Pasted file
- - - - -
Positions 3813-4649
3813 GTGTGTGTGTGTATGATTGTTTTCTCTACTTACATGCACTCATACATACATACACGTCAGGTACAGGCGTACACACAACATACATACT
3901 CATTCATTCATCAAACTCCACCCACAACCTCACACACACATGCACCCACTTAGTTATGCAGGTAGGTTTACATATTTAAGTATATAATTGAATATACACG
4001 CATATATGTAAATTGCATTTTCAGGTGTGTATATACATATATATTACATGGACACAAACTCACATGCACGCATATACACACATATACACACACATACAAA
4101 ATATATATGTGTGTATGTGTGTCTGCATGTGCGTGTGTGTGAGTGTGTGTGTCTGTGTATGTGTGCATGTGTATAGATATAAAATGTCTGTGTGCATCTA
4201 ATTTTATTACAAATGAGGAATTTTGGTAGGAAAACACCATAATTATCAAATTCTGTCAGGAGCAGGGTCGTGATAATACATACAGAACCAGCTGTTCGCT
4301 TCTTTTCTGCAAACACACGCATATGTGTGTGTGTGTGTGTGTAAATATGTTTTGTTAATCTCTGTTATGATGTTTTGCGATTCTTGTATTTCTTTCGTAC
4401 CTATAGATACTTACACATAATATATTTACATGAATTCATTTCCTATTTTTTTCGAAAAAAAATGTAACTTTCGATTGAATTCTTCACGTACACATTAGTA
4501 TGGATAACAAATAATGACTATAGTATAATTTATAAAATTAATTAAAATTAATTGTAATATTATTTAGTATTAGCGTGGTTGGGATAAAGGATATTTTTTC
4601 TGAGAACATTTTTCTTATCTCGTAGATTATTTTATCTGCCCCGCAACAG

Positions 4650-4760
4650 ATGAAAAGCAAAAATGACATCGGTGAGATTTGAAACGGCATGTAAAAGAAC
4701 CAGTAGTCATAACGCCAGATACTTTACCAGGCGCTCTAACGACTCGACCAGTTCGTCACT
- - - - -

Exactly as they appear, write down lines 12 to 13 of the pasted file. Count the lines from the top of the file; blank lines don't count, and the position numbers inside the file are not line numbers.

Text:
4650 ATGAAAAGCAAAAATGACATCGGTGAGATTTGAAACGGCATGTAAAAGAAC
4701 CAGTAGTCATAACGCCAGATACTTTACCAGGCGCTCTAACGACTCGACCAGTTCGTCACT